Thursday, 26 February 2015

Creslow Burial and Helen Geake in "The Searcher"

Someone objected to me showing
a smiling metal detectorist here,
so here instead is a picture of the
USAF doing Washington's bidding
and attacking someone
In the photo accompanying the "Searcher" feature story in the April 2015 number, American detectorist John Steele proudly shows his English metal detecting mates that he has all his own teeth.
Last year, on his first visit it the UK on a detecting tour organised by Weekend Wanderers, John Steele found a Roman burial in Buckinghamshire. He tells his own story of the discovery and I look in closer detail at the finds and their significance. John, a detectorist since 1969, lives in Colorado. He has been retired from the US Air Force for 13 years.
Does the Searcher metal detecting magazine (in which the British Museum's Helen Geake also has an article this month)  go through the problems caused to Buckinghamshire archaeologists by Col Steele's carefree foray in the British archaeological record? Does it tell readers that dealing with the find - on a known archaeological site being exploited for commercial purposes, the county's entire Emergency Fund was gobbled up and then there was nothing to allocate to Lenborough? Is this not an issue that should be of concern to responsible metal detectorists and written about and discussed in a magazine of this type? What is meant by responsible detecting anyway, just dig into something and let somebody else sort out the mess while the finder gets a pat on the back for shooting fish in a barrel? How much do commercial artefact hunting groups make from organizing events like metal detecting holidays for steely-jawed ex-US servicemen? How much of those profits do they pay into the emergency funds of counties where they operate to offset the substantial costs incurred in finishing the job properly? To what extent is Col Steele even aware of the extent of the problems his "dream find" caused for a lot of other people and organizations?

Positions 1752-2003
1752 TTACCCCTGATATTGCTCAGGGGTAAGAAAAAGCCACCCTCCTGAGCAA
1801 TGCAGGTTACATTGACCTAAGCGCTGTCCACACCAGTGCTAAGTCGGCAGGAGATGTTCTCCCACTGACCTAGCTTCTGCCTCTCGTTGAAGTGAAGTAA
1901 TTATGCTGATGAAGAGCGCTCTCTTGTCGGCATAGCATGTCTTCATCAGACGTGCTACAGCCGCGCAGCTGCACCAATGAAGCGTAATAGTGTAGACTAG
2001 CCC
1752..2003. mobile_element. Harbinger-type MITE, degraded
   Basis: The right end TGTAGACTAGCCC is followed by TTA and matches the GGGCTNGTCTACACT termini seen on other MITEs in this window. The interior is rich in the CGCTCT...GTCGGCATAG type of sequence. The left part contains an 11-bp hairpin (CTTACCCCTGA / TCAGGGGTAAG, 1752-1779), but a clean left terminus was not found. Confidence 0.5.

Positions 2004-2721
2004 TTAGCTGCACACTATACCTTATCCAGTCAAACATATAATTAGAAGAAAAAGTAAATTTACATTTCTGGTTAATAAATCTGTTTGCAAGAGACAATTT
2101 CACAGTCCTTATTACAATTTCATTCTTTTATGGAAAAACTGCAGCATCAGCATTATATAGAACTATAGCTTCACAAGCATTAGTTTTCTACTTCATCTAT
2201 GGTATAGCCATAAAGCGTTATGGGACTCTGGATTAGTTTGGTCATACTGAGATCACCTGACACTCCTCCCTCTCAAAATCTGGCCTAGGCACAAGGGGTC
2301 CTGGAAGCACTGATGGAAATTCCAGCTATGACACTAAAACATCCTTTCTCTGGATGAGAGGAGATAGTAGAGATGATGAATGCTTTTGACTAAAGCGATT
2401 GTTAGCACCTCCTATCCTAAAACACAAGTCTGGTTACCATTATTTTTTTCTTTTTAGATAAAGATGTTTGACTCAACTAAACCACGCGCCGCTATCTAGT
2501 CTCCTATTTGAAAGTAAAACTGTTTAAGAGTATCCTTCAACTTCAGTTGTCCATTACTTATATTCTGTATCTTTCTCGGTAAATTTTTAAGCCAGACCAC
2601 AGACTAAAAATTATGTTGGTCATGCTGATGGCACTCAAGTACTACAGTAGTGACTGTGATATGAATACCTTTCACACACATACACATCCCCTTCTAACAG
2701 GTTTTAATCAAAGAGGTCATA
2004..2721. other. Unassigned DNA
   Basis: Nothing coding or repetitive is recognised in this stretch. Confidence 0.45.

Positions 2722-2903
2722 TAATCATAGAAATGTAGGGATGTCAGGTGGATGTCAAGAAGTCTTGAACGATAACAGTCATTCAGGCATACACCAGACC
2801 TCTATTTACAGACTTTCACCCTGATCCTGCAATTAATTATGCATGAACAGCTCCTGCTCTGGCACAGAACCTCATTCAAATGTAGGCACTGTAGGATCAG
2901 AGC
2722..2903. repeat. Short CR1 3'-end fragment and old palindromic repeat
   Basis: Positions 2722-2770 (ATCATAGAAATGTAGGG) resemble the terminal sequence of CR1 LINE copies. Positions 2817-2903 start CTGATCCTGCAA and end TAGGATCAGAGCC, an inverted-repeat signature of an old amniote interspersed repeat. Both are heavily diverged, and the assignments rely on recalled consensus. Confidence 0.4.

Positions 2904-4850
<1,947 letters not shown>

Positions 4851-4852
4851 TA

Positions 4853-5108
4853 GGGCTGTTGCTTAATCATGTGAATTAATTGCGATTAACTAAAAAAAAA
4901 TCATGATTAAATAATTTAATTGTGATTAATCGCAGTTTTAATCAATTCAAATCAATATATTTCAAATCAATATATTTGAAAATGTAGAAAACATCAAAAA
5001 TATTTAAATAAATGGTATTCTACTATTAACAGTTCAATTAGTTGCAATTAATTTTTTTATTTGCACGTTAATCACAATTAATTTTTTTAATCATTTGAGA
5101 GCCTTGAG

In any case, one of the justifications for metal detecting trotted out by the pro-collecting brigade is that these people are "learning about their past" through the activity of hoiking out archaeological evidence from sites and putting it in their pockets. Col Steele is not learning about any past at all pocketing British artefacts (note detectorist John Winter writes for the magazine describing the grave deposit itself) and Weekend Wanders is not facilitating anything much by taking money from people like him. Just what is going on here? How would you, how would the PAS, name this? How would you name this if it involved exploitive visits to other countries in other fields of human pleasure-seeking for money?

It is of course no use expecting the Portable Antiquities Scheme to be discussing this issue, but the rest of us can. Is this the way we should be treating Britain's fragile and finite archaeological heritage?

UPDATE 27th Feb 2015
Apparently in the "Searcher", Col Steele boasts "I’ve signed my interest over to the Bucks County Museum" I suppose that's a way to escape the full costs of excavation, conservation, analysis and publishing it. Now it's up to the Buckinghamshire Emergency Fund ('What the PAS Does Not Want You to Know About the Creslow Burial') and in true metal detecting fashion getting somebody else to pick up the bill - raising once again what we understand by "responsible detecting". Goodbye, good riddance and don't come back.

"Excavating casket" - another deep ragged hole
in Buckinghamshire's past (the History blog)

1 comment:

Paul Barford said...

Insulting comment rejected. Grumpy old detectorists who send comments under assumed names trying only to advertise "The Searcher" can try another blog.

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